Most dangerous spiders not as commonly seen here

According to the Entomology Department at Purdue University, there are almost 400 species of spiders in Indiana.

Since spiders rank right up there with snakes on the list of what people like to avoid, we’re going to discuss two of the nasty ones that reside in Indiana. We’ll talk about some others later.

It needs to be noted that neither spider is aggressive, and both tend to back off when approached. So don’t mess with them. However, if there is an egg sack present, a black widow will defend it.

The two we’re talking about are the black widow (Latrodectus mactans) and the brown recluse (Loxosceles reclusa).

To be honest, I’ve never seen either one around here myself. I did see a black widow in California when we moved into our apartment. It was under the kitchen sink with what looked to be a gazillion baby spiders. The wife found them first and ran screaming from the apartment (not the present wife; I’ll note that to save her embarrassment). Two cans of spider spray later, they were gone, and for the first couple of weeks there were no home-cooked meals out of that kitchen.

Black widow — The female is jet black and, including the legs, she is about the size of a penny. They are easy to spot because the underside has either a red or yellow “hour glass” spot. If you plan on looking that close or you can count the eyes, it has four pairs. The size of the spider is about 1/8” for the male, and the female is about 3/8”. In proportion to the body, the male’s legs are longer than the female’s. The baby spiders are orange, brown and white but get blacker with each molt.

They like to live in undisturbed locations, under boards and rocks and in and around old buildings (and under kitchen sinks). She is most active during the day.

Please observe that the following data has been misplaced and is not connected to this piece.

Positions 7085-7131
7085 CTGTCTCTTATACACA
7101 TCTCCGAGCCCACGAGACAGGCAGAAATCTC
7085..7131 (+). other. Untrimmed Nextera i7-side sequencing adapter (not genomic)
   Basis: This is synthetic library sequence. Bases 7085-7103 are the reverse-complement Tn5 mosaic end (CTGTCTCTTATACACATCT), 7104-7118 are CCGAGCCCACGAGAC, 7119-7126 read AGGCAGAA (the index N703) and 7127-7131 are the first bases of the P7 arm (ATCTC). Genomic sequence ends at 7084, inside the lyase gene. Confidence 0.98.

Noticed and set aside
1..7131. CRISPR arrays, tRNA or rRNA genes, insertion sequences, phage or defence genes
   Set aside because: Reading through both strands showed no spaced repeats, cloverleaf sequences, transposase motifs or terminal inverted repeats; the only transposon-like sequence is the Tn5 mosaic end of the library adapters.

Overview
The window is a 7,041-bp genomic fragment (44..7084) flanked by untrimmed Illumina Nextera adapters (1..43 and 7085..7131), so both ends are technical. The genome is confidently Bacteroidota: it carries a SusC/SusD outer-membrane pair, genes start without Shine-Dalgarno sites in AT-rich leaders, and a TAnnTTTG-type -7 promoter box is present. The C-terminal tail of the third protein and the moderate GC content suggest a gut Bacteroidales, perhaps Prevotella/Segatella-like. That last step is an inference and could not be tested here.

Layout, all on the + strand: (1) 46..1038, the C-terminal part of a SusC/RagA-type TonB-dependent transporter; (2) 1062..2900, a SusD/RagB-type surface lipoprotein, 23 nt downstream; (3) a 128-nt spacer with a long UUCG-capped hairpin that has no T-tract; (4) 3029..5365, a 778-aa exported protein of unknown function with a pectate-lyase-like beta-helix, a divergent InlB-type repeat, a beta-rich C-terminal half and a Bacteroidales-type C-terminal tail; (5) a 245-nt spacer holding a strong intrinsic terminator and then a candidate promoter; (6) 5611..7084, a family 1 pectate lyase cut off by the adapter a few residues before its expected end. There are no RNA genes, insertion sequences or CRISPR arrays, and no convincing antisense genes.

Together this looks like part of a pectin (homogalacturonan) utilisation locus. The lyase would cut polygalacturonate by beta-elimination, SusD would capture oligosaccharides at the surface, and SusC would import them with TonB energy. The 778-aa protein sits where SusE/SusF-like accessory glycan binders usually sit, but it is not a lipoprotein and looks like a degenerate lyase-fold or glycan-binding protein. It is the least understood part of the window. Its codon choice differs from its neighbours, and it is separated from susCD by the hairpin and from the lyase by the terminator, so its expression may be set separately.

What happens when you get bit by one of these? The poison affects the nervous system. You may have blurred vision, get dizzy, have trouble breathing or experience nausea, and around the bite there will be severe pain. Get to a doctor immediately.

This spider gets its name from the fact that after mating the female will often eat the male (unless he’s quick).

Brown recluse — For a small spider, this one packs a punch. It’s about 3/8 inches long and 3/16 inches wide, but including the legs it’s about ½ inch. There are a couple of ways to tell if you have one of these.

It has a contrasting brown fiddle-shaped area on the front half of its back; this is where it gets its other name, “fiddleback spider.” Count the eyes (if you dare); the brown recluse is different from other spiders in that it has only three pairs of eyes instead of four.

What can you expect if you get bit by one of these? It depends on various factors, such as how much venom is injected and your sensitivity to it. If you are in poor physical shape or elderly or a child, it can be much worse.

The pain from a bite can be almost immediate or up to an hour later. The bite can leave an open sore about the size of a silver dollar and normally takes six to eight weeks to heal, if not longer.

Where can you find these little monsters? They can be found just about anywhere it is dark. Barns, sheds, garages and outhouses (wouldn’t that be embarrassing?) are some of its favorite hiding places. If it gets in your home, some of the places it likes are dark corners, the arms and legs of garments left hanging undisturbed for some time (now there’s an incentive to clean out your closet) or beds that haven’t been used for a while.

That’s it for the nasty ones. We’ll cover the nicer ones later, the ones you shouldn’t mind meeting and you will, either at home, work or in our parks.

Joe Whitfield is a naturalist and gardener for the Greenfield Parks and Recreation Department. Send comments to